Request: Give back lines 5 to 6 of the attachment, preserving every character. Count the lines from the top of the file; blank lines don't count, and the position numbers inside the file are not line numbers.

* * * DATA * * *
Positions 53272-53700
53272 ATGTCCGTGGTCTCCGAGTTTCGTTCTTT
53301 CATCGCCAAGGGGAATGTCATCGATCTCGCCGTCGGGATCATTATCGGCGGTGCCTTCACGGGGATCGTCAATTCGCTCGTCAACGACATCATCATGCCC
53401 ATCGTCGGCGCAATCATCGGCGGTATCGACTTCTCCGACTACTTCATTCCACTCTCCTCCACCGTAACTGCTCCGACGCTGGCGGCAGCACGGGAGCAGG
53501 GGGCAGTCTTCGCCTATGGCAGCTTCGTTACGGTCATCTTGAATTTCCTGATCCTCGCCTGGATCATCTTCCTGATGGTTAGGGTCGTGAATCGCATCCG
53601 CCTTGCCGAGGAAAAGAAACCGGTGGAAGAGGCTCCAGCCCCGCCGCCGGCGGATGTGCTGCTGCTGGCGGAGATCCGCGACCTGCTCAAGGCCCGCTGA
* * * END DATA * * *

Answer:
53501 GGGCAGTCTTCGCCTATGGCAGCTTCGTTACGGTCATCTTGAATTTCCTGATCCTCGCCTGGATCATCTTCCTGATGGTTAGGGTCGTGAATCGCATCCG
53601 CCTTGCCGAGGAAAAGAAACCGGTGGAAGAGGCTCCAGCCCCGCCGCCGGCGGATGTGCTGCTGCTGGCGGAGATCCGCGACCTGCTCAAGGCCCGCTGA